Sen. John Kennedy Tuesday defended Sen. Joe Manchin and his stance against ending the filibuster, saying that the West Virginia Democrat is under fire from members of his own party, including President Joe Biden, but that he also understands that ending the procedure will "blow up the Senate."
"Sen. Manchin, they’ve hit him with everything but a chair," the Louisiana Republican said on Fox News' "Fox and Friends." "They’ve called him every name in the book. They haven’t started talking about his mama yet, but they probably will."
Manchin has been criticized for his stance against stopping the filibuster from Democrats because keeping the procedure in place is keeping them from pushing through legislation that also requires votes from Republicans to pass in the Senate, including the House voting reform bill.
Kennedy said he believes the issue is that the "leadership of the Democratic Party took a hard left and kept driving," but Manchin has remained a moderate.
"There are two groups in charge, the woke racists who have contempt for America and the managerial elite, who have contempt for the American middle class," said Kennedy. "I refer to them as the vanilla soy extra foam latte crowd. Sen. Manchin is not a member of either one of those groups and he's been around this place a long time."
Manchin is also "intelligent" and "exercises power maturely," said Kennedy, and he knows that if the filibuster ends, Republicans won't just "go quietly into that good night. Every reaction has an equal and opposite reaction."
Manchin's vote is key for Democrats to be able to pass agenda items, but on Sunday he said in an opinion piece for The Charleston Gazette-Mail in his home state that he not only opposes getting rid of the filibuster, but he opposes the Democrats' election overhaul legislation.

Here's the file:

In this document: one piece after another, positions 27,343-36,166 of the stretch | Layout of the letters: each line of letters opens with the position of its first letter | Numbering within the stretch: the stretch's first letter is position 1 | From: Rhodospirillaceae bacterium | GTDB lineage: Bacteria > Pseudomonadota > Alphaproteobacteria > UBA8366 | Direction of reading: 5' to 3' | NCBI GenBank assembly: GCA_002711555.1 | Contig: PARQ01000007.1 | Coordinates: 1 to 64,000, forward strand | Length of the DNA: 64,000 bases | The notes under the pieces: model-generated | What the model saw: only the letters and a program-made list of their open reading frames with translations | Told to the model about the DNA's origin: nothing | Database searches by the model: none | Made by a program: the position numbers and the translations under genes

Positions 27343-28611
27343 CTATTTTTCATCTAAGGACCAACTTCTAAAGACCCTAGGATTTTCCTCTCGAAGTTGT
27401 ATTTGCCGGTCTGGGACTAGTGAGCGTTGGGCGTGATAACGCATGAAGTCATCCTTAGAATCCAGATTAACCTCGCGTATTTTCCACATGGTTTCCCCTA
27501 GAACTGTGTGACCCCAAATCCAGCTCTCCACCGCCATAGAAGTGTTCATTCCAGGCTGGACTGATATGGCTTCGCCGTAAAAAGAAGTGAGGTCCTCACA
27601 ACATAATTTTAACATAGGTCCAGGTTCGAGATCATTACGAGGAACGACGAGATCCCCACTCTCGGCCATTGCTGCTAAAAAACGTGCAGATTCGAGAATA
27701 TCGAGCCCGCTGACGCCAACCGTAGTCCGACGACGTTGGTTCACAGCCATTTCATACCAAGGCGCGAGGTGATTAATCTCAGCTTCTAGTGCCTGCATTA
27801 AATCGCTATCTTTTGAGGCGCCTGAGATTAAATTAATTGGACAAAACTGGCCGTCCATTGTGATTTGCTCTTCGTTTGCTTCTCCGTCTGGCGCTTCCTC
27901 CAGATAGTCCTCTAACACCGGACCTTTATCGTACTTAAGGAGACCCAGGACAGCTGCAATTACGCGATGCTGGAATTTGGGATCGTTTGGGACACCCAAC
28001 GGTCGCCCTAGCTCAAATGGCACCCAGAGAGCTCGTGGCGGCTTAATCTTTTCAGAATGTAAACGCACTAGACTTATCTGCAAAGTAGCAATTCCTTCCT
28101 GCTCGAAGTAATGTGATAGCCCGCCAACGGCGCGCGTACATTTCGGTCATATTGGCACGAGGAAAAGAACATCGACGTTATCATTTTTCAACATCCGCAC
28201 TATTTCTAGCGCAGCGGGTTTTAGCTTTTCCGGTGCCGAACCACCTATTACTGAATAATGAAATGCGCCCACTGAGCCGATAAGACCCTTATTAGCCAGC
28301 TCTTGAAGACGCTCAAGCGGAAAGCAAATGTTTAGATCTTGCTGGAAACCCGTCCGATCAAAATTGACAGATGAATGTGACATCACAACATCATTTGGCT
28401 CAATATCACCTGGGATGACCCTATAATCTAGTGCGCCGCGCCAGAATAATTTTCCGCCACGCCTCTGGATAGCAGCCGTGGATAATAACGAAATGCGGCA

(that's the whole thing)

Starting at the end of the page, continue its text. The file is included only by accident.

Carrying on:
"I believe that partisan voting legislation will destroy the already weakening binds of our democracy, and for that reason, I will vote against the For the People Act. Furthermore, I will not vote to weaken or eliminate the filibuster," Manchin wrote.
He also said in the article that any legislation to regulate voting must be passed in a bipartisan manner.
"Unfortunately, we now are witnessing that the fundamental right to vote has itself become overtly politicized," said Manchin. "Today’s debate about how to best protect our right to vote and to hold elections, however, is not about finding common ground but seeking partisan advantage. Whether it is state laws that seek to needlessly restrict voting or politicians who ignore the need to secure our elections, partisan policymaking won’t instill confidence in our democracy — it will destroy it."
For that reason, he wrote, "congressional action on federal voting rights legislation must be the result of both Democrats and Republicans coming together to find a pathway forward or we risk further dividing and destroying the republic we swore to protect and defend as elected officials."
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